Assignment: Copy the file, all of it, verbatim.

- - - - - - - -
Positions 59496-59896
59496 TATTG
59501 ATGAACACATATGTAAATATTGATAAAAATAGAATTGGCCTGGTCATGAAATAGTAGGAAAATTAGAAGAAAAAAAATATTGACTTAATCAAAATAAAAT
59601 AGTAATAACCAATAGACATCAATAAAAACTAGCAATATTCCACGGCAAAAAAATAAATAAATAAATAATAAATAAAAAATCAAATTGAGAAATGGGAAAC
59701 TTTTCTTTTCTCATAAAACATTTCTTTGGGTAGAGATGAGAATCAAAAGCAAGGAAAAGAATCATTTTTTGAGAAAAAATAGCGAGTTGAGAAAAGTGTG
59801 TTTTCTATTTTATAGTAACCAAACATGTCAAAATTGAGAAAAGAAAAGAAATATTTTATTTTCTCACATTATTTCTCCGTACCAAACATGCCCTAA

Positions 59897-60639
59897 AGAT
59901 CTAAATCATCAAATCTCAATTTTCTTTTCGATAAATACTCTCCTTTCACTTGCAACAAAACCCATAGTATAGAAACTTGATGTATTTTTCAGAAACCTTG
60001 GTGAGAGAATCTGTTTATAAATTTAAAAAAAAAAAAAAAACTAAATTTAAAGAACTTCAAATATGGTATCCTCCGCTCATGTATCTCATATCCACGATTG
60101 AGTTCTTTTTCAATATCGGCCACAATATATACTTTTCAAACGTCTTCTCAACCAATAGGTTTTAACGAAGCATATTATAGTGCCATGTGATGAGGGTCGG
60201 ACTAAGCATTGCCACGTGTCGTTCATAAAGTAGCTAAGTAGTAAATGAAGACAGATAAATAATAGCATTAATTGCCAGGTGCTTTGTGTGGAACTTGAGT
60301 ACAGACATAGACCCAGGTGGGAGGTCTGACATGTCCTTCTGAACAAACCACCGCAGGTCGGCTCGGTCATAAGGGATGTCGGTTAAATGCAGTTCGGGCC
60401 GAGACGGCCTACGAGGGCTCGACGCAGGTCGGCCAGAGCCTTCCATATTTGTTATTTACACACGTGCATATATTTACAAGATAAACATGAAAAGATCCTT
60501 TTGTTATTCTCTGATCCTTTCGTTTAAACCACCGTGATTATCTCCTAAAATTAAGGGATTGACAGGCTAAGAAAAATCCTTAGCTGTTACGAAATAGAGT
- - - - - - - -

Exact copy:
Positions 59496-59896
59496 TATTG
59501 ATGAACACATATGTAAATATTGATAAAAATAGAATTGGCCTGGTCATGAAATAGTAGGAAAATTAGAAGAAAAAAAATATTGACTTAATCAAAATAAAAT
59601 AGTAATAACCAATAGACATCAATAAAAACTAGCAATATTCCACGGCAAAAAAATAAATAAATAAATAATAAATAAAAAATCAAATTGAGAAATGGGAAAC
59701 TTTTCTTTTCTCATAAAACATTTCTTTGGGTAGAGATGAGAATCAAAAGCAAGGAAAAGAATCATTTTTTGAGAAAAAATAGCGAGTTGAGAAAAGTGTG
59801 TTTTCTATTTTATAGTAACCAAACATGTCAAAATTGAGAAAAGAAAAGAAATATTTTATTTTCTCACATTATTTCTCCGTACCAAACATGCCCTAA

Positions 59897-60639
59897 AGAT
59901 CTAAATCATCAAATCTCAATTTTCTTTTCGATAAATACTCTCCTTTCACTTGCAACAAAACCCATAGTATAGAAACTTGATGTATTTTTCAGAAACCTTG
60001 GTGAGAGAATCTGTTTATAAATTTAAAAAAAAAAAAAAAACTAAATTTAAAGAACTTCAAATATGGTATCCTCCGCTCATGTATCTCATATCCACGATTG
60101 AGTTCTTTTTCAATATCGGCCACAATATATACTTTTCAAACGTCTTCTCAACCAATAGGTTTTAACGAAGCATATTATAGTGCCATGTGATGAGGGTCGG
60201 ACTAAGCATTGCCACGTGTCGTTCATAAAGTAGCTAAGTAGTAAATGAAGACAGATAAATAATAGCATTAATTGCCAGGTGCTTTGTGTGGAACTTGAGT
60301 ACAGACATAGACCCAGGTGGGAGGTCTGACATGTCCTTCTGAACAAACCACCGCAGGTCGGCTCGGTCATAAGGGATGTCGGTTAAATGCAGTTCGGGCC
60401 GAGACGGCCTACGAGGGCTCGACGCAGGTCGGCCAGAGCCTTCCATATTTGTTATTTACACACGTGCATATATTTACAAGATAAACATGAAAAGATCCTT
60501 TTGTTATTCTCTGATCCTTTCGTTTAAACCACCGTGATTATCTCCTAAAATTAAGGGATTGACAGGCTAAGAAAAATCCTTAGCTGTTACGAAATAGAGT